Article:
Two thirds of the population believes a myth that has been propagated for over a century: that we use only 10% of our brains. Hardly! Our neuron-dense brains have evolved to use the least amount of energy while carrying the most information possible -- a feat that requires the entire brain. Richard E. Cytowic debunks this neurological myth (and explains why we aren’t so good at multitasking).
The ability to manage your emotions and remain calm under pressure has a direct link to your performance. TalentSmart has conducted research with more than a million people, and we’ve found that 90% of top performers are skilled at managing their emotions in times of stress in order to remain calm and in control.
The tricky thing about stress (and the anxiety that comes with it) is that it’s an absolutely necessary emotion. Our brains are wired such that it’s difficult to take action until we feel at least some level of this emotional state. In fact, performance peaks under the heightened activation that comes with moderate levels of stress. As long as the stress isn’t prolonged, it’s harmless.
Children suffering post-traumatic stress disorder (PTSD) as a result of traumatic events, including child abuse, may benefit from psychological therapies, according to a review published in The C (RT @PsychologyNow: Psychological Therapies Improve...
Brain aging is the number one cause of disease, disability, and death in the elderly. By helping to slow brain aging, we trigger a cascade of beneficial effects throughout the body which keep us strong, healthy, and youthful.
Gerald P. Kozlowski's insight:
The brain is like a muscle. It requires good diet, oxygen and exercise to be maintained at peak levels. Never overestimate the requirements needed for your heads' athletic activities of learning, thinking and memory. Problem solving in the right environment leads to a better, more robust brain.
About my Brain official website, bringing together Neuroscience, business and the arts..."Neuroscience”, is a buzzword that has now become part of our daily vocabulary. Every day, news about the workings of our brains is being spread throughout the world. With the emergence of measurement techniques such as neuro-imaging, scientists have recently been able to study the intricacies of our nervous system, addressing complex questions such as the way we function as humans, how we make decisions and how we interact with our environment. One of the branches within the neuroscience field that is now attracting attention is “social cognitive neuroscience”, essentially an interdisciplinary field devoted to the understanding of how biological systems implement social processes and behaviour. In practical terms, learning about neuroscience and how each of our brains work, can help us to understand our actions and how we react. By doing so, we can be more mindful, productive and ultimately we can maintain our health and develop great relationships. Neuroscience, in itself is not a solution to problems, but it can certainly shed some light into how we can manage ourselves and others in every aspect of our lives."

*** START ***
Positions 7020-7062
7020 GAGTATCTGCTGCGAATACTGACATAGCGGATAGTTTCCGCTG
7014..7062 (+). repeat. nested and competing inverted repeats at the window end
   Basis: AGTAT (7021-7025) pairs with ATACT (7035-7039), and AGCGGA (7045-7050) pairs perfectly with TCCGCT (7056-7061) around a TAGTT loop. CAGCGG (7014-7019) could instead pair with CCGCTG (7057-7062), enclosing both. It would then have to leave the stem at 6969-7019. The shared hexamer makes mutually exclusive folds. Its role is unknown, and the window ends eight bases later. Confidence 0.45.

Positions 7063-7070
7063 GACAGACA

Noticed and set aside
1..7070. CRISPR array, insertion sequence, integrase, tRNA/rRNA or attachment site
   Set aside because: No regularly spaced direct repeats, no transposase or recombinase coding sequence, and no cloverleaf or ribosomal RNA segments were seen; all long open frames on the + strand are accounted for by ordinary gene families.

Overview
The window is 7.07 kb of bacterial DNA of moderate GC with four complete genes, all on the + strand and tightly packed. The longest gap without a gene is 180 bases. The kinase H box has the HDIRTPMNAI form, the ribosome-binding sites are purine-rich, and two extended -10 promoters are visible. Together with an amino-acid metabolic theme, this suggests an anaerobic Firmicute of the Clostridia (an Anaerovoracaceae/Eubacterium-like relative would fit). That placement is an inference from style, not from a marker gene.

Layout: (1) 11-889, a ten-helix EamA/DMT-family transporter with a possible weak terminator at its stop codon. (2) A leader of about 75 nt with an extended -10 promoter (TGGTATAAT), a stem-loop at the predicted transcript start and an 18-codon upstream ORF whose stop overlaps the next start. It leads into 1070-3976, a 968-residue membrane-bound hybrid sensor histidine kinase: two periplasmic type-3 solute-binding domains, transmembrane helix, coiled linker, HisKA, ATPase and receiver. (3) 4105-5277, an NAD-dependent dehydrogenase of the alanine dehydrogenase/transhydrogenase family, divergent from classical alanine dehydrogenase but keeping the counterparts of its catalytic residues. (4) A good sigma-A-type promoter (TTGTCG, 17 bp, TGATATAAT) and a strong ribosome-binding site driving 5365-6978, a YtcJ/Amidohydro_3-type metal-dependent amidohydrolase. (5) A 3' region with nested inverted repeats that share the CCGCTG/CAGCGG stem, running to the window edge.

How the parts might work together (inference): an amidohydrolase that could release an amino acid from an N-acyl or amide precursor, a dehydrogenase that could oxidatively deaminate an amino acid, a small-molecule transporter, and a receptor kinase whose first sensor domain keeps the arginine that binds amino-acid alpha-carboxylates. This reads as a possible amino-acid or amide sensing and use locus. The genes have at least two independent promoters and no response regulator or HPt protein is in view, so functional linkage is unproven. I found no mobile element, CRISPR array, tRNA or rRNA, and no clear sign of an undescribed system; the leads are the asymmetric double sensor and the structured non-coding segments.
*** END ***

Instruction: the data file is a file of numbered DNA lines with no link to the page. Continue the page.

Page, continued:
"Studying an object as complex as the brain may seem almost futile. The brain's billions of neurons resemble trees of many species and come in many fantastic shapes. Only the most determined explorers can hope to capture a glimpse of this forest's interior, and even they see little, and see it poorly. It's no wonder that the brain remains an enigma. My audience was curious about brains that malfunction or excel, but even the humdrum lacks explanation. Every day we recall the past, perceive the present, and imagine the future. How do our brains accomplish these feats? It's safe to say that nobody really knows."
Human Physiology: An Integrated Approach (5th Edition) English | 2009 | ISBN: 0321559800 | 992 pages | PDF | 155 MB. Key Benefit: “Human Physiology: An Integrated Approach “broke ground with its thorough coverage of ...